Financial Wellness Tip #5: The Importance of a Budget

The Importance of a Budget

 

We’ve covered no more borrowing money and an Emergency Fund. What’s next, you ask?

 

Write Down Your Budget. Every.Single.Month. 

 

Get ready. This is where I take the ickiness out of the word “budget”.

 

There are 4 places your money should go while you are getting out of debt.

 

  1. Bills
  2. Envelope System (More on this topic to come in another wellness tip!)
  3. Sinking Funds
  4. Debt
… in that order.

 

There are two main components of a working budget (read: not one you do every 6 months as an exercise in futility):

 

  1. The Account Register
  2. The Allocated Spending Plan (also known as a Cash Flow Plan)

 

We use YNAB for all our budgeting needs. It seamlessly integrates the two components and is extremely user friendly. (Psssst…. Keep an eye out on the GPS blog to enter for your chance to win a full version of YNAB!).

 

An Allocated Spending Plan is what brought me the biggest sense of peace during our financial journey. I knew, without a doubt, that I’d have money to get my hair cut, because I saw all of our money being spent on paper before we ever hit “send” or stuck the stamp. I knew, when I went to pull out money for my Envelopes, that nothing would bounce as a result.

 

The gist of an Allocated Spending plan is to write down your income every month, and “spend” it as you go down your prioritized list. When you “spend” it, you subtract the exact amount from your income. Here’s an example for you visual learners:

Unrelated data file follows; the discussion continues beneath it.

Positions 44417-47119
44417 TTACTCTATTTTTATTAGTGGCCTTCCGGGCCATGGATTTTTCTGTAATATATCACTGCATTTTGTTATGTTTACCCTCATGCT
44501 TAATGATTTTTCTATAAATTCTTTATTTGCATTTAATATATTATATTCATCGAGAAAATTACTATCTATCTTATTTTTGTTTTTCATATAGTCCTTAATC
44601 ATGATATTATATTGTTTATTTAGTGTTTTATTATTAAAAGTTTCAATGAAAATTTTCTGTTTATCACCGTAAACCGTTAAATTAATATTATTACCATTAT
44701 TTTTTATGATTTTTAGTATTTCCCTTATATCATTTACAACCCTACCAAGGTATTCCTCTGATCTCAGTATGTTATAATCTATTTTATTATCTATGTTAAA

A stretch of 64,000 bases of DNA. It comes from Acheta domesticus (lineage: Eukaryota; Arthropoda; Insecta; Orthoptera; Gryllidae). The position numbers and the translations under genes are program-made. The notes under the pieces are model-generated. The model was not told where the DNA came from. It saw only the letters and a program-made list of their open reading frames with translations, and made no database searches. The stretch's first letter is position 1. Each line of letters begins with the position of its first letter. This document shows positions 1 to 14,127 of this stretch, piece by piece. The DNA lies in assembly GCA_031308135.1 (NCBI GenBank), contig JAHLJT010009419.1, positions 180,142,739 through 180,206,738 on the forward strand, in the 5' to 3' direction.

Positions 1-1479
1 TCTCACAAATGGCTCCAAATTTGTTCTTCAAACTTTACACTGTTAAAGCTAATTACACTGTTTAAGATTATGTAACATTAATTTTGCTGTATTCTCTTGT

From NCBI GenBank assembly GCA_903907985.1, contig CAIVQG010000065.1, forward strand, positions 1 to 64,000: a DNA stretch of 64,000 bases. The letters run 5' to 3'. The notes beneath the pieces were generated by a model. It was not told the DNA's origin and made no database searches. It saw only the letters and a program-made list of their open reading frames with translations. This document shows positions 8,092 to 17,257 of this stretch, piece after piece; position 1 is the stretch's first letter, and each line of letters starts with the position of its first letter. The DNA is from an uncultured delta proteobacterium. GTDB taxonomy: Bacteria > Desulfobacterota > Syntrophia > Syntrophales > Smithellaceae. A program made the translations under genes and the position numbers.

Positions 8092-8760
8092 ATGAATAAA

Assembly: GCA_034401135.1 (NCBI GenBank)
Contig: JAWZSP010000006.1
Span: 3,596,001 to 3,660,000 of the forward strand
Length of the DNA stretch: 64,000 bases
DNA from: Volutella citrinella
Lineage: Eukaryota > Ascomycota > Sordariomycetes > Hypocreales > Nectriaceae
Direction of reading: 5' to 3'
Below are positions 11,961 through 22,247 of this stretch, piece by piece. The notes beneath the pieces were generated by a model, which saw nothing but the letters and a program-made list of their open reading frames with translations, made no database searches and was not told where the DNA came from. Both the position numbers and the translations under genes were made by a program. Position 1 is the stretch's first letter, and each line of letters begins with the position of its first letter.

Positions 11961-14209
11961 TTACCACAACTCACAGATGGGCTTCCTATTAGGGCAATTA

Income: $2,000
Mortgage/Rent: $500 / $1,500
Utilities: $100 / $1,400
Groceries: $200/ $1,200
Gas: $100/ $1,100
etc…

 

Now, those are your basic needs. A place to live, lights and heat, food on the table, and a way to get to and from your income source. If you were, as Dave says, “Gazelle Intense”, you’d have $1,100 to send to your debt!

 

But we weren’t *that* intense.

 

The trick to sticking with it is to be realistic in your budget. Don’t go gung-ho and give your gas budget less money than it would take you to get to and from work! Don’t give yourself $50 for food, unless you plan on living like a college student. (and don’t drink away your food budget like a college student either! I didn’t buy alcohol until right before I got paid the send time for the month, because I knew I’d be replenishing my food money, so whatever I had leftover was due to good planning).

 

Next Friday, I’ll be talking about the Envelope System, but in the meantime, check out my other Financial Wellness Tips!

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